Article, Secrets For A High-Calibre Executive Resume by Sharon Graham :

Secrets For A High-Calibre Executive Résumé
Sharon Graham, CPRW, CEIP, CRS, CIS


With the intensely competitive job market for senior-level professionals intensifying, executives find themselves campaigning against hundreds of contenders for one position. Most do not make it to the short list because their résumés are uninspiring and ineffective. If you are an executive, your résumé must market your value effectively. Here are some secrets that you can use to develop a high-calibre résumé that will effectively sell you.


Most recruiters receive numerous résumés, which they scan briefly. If you want to be seen and selected, your résumé must present you effectively enough to be noticed even at a glance. Start by creating a strong power statement that concisely articulates your value proposition. Showcase yourself by communicating in quick, dynamic way your status, qualifications, and the unique value that you bring to the position.


In order to be selected on perusal, you must have a keyword-rich résumé. Keywords are not overly used soft skills such as "communication," "teamwork," or "negotiation." Nor are they obscure industry jargon and acronyms. Keywords are specific, hard competencies that you may bring to the position. You may offer specific strengths covering areas such as start-up ventures, business expansion, turnaround management, strategic partnerships, or mergers and acquisitions.


In your résumé, focus on accomplishments, rather than responsibilities. If an organization is in the market for an executive to fill a position, it only makes sense that the hiring decision maker already knows the job duties. Make your résumé accomplishment-rich to show off your distinguishing features. Aim for a minimum of ten examples that demonstrate your expertise. Focus on accomplishments that highlight leadership traits such as strategic planning, business reengineering, competitive market positioning, financial management, margin improvement, and market development.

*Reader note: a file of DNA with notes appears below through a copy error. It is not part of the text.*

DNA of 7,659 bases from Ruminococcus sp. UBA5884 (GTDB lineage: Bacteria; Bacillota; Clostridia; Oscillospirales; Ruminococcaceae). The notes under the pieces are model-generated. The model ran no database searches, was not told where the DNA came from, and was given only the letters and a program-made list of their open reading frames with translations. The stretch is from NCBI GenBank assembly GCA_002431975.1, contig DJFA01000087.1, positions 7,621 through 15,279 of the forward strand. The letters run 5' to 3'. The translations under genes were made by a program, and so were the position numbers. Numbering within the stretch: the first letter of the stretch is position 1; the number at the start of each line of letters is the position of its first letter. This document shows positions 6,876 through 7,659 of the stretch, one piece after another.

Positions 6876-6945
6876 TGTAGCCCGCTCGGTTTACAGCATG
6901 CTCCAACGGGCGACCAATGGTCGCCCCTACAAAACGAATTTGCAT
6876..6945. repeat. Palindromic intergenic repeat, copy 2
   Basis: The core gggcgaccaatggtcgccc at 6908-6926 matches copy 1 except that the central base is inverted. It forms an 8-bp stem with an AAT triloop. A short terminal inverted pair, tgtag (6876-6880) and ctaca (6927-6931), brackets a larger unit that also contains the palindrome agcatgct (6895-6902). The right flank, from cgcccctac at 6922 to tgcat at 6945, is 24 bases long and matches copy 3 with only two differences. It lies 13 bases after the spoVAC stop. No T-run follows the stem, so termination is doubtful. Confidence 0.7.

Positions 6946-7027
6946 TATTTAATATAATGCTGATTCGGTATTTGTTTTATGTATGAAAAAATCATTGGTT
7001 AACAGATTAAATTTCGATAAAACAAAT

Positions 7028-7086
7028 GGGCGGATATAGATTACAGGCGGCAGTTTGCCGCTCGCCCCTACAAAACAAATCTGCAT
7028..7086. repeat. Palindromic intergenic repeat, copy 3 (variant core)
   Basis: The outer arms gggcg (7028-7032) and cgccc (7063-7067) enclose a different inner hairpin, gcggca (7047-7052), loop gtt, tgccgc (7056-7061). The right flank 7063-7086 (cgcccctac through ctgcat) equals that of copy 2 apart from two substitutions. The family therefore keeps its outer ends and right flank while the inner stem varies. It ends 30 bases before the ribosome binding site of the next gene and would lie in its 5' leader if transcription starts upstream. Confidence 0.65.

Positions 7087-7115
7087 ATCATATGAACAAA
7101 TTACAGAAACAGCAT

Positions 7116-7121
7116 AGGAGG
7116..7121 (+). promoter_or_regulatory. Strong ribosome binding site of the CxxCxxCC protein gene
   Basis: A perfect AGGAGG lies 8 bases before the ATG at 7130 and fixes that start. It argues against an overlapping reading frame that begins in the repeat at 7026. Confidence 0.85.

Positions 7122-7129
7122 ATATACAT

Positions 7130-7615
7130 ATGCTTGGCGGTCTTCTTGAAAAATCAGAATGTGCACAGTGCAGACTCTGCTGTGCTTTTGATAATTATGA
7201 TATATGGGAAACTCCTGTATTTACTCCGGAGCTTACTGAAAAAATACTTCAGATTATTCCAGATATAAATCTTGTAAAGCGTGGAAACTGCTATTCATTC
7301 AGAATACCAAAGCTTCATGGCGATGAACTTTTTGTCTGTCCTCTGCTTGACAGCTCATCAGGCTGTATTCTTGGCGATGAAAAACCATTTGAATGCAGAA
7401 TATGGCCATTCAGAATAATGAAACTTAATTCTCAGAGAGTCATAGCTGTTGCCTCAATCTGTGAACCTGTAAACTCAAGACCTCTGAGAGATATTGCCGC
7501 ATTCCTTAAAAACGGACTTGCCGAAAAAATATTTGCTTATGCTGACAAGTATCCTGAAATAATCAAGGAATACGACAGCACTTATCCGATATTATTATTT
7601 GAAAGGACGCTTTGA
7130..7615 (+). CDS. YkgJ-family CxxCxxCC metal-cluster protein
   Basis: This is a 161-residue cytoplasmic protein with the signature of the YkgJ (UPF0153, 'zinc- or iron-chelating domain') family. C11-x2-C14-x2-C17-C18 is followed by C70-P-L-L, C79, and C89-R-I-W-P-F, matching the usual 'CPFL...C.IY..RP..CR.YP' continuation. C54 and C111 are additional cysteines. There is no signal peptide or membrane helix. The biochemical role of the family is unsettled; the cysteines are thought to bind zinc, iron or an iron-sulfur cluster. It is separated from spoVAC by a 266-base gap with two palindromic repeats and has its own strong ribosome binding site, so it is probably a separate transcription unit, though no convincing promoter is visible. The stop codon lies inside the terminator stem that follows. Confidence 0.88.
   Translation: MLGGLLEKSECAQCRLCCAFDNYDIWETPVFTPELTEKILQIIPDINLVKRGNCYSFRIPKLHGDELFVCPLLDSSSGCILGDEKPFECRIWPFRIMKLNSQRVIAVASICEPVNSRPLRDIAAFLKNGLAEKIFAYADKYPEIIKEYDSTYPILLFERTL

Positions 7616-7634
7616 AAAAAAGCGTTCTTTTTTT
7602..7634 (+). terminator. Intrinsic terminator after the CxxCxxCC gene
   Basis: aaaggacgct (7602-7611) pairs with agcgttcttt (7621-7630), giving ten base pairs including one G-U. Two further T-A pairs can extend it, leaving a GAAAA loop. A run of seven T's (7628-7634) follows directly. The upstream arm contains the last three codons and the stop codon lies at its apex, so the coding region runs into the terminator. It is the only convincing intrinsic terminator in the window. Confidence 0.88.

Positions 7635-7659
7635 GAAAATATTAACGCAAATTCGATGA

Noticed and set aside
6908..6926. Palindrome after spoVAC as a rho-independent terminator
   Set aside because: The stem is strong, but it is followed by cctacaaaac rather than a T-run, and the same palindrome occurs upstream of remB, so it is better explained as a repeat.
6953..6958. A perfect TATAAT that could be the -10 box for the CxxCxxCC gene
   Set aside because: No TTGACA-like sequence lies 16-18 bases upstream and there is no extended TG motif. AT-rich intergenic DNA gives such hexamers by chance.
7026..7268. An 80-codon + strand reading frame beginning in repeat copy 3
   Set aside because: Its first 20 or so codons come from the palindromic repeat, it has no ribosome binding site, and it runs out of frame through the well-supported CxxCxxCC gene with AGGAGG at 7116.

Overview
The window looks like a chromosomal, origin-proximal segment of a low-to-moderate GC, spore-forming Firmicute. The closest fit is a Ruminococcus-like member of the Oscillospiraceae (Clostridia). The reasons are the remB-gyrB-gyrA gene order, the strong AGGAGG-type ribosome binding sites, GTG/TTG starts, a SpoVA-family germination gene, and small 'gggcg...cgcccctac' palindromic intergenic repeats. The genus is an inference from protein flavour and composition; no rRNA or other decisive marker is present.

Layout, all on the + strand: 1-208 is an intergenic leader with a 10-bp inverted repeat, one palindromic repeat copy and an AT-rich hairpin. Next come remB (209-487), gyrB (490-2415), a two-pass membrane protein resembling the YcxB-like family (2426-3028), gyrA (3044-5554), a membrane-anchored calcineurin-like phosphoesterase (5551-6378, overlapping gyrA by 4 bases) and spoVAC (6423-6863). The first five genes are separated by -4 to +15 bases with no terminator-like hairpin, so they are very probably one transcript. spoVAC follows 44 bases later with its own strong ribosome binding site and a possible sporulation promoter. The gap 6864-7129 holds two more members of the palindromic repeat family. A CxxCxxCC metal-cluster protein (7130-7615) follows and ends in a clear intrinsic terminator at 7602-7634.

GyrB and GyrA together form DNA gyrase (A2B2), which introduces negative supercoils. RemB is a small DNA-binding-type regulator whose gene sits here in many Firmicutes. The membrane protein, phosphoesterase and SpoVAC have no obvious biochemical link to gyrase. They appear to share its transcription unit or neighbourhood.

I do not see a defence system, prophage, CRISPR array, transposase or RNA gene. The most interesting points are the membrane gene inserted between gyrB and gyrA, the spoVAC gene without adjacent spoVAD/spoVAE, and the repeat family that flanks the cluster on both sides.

To encourage readability and marketability only include your very best achievements that demonstrate your value proposition. Use a concise action/result formula to write succinct achievement stories that can be easily followed and retained with only a cursory read. In a brief phrase, outline the actions you took in order to achieve an objective. Follow this phrase up with another short statement outlining the result of your actions.


Using the above formula, an effective accomplishment statement may sound something like this: "Spearheaded a key strategic alliance with a leading technology vendor, enabling the organization to streamline product offerings, slash inventory levels by 15%, and increase revenue by $15.4 million in the first year alone."


Note in the example above, the action verb "spearheaded" is employed at the beginning of sentence for added punch. Use powerful action words to show your leadership capabilities and avoid repeating the same verb too often.


Note that as an executive, you must know and use numbers to communicate your results clearly. When you cannot use exact or estimated figures, try using percentages and other hard facts to highlight what you will bring to the company.


In your résumé, only your most impressive and relevant qualifications should be highlighted. If used sparingly, italics, bolds, and bullets can help you to make important points in your résumé stand out. Do not highlight items excessively and make sure that there is an appropriate amount of white space on your résumé so that your pitch will be clearly apparent to someone scanning your résumé.


Professional résumé writers know that there are few rigid rules that work in every situation. They market a unique value proposition for every leader. So, use these secrets effectively to make informed decisions in developing your résumé. Your ultimate goal is to create a résumé that enables you to beat your competition with an effective marketing document that is far superior to the rest.



Sharon Graham is a certified professional résumé writer, employment interview strategist, and author of Best Canadian Résumés. She assists job seekers though her consulting firm Graham Management Group, and is executive director of Career Professionals of Canada.